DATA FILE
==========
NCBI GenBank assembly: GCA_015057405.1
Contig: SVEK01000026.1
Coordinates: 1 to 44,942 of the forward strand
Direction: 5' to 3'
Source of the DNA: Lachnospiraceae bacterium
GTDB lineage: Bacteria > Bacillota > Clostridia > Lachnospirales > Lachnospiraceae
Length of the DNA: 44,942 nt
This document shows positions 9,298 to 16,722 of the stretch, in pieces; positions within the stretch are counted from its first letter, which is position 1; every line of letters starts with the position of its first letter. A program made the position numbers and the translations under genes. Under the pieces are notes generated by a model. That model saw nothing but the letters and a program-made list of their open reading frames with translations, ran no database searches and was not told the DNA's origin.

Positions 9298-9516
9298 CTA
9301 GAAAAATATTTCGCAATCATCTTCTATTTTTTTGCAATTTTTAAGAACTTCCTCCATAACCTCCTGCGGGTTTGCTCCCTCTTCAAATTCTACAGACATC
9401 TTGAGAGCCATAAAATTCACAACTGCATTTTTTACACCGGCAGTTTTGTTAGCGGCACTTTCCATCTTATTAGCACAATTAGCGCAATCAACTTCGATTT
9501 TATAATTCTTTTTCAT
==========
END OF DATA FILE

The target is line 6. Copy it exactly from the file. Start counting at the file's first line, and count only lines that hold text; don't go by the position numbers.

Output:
GTDB lineage: Bacteria > Bacillota > Clostridia > Lachnospirales > Lachnospiraceae